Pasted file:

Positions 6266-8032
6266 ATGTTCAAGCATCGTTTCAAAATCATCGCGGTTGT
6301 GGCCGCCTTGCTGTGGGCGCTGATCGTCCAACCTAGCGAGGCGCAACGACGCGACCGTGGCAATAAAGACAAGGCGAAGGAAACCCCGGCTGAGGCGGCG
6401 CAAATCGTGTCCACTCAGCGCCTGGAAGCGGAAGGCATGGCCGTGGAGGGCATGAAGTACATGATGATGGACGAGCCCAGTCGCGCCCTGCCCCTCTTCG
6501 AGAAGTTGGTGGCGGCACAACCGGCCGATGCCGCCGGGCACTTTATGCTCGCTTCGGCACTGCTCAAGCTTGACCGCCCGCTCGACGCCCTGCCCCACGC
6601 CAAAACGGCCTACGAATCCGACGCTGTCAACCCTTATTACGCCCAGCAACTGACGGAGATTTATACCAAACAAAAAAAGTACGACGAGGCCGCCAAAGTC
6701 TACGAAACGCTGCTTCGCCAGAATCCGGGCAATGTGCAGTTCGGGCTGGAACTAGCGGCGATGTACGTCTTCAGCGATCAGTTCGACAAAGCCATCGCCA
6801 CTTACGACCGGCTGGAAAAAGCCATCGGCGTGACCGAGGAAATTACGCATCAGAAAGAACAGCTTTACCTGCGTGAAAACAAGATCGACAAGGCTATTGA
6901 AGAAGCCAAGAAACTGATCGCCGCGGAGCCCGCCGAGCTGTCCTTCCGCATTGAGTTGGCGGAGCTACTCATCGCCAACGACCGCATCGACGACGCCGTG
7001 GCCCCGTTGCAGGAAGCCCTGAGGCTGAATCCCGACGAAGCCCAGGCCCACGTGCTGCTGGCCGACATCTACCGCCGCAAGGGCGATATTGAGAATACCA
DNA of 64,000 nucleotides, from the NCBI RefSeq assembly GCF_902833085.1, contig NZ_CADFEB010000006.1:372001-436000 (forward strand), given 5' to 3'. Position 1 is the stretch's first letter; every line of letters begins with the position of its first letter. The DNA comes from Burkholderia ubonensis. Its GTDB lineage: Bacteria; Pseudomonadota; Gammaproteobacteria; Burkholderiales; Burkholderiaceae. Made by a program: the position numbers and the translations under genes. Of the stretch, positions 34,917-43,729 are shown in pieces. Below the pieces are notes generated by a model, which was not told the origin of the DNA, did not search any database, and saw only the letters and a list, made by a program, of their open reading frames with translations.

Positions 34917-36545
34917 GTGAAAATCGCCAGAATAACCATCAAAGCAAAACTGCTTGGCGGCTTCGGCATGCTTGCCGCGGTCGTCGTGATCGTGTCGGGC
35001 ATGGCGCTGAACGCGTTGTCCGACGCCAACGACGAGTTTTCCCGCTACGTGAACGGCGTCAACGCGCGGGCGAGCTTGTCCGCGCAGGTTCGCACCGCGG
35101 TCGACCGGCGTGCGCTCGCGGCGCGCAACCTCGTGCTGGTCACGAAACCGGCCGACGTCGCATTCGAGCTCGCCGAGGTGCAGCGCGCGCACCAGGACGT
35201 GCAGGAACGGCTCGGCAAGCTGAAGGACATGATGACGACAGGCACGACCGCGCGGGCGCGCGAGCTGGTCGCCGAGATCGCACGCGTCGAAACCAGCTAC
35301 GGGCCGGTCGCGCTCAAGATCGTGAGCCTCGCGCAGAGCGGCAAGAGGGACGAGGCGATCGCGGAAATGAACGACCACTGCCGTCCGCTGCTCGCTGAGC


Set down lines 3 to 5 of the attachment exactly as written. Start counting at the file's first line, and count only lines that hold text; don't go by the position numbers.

6301 GGCCGCCTTGCTGTGGGCGCTGATCGTCCAACCTAGCGAGGCGCAACGACGCGACCGTGGCAATAAAGACAAGGCGAAGGAAACCCCGGCTGAGGCGGCG
6401 CAAATCGTGTCCACTCAGCGCCTGGAAGCGGAAGGCATGGCCGTGGAGGGCATGAAGTACATGATGATGGACGAGCCCAGTCGCGCCCTGCCCCTCTTCG
6501 AGAAGTTGGTGGCGGCACAACCGGCCGATGCCGCCGGGCACTTTATGCTCGCTTCGGCACTGCTCAAGCTTGACCGCCCGCTCGACGCCCTGCCCCACGC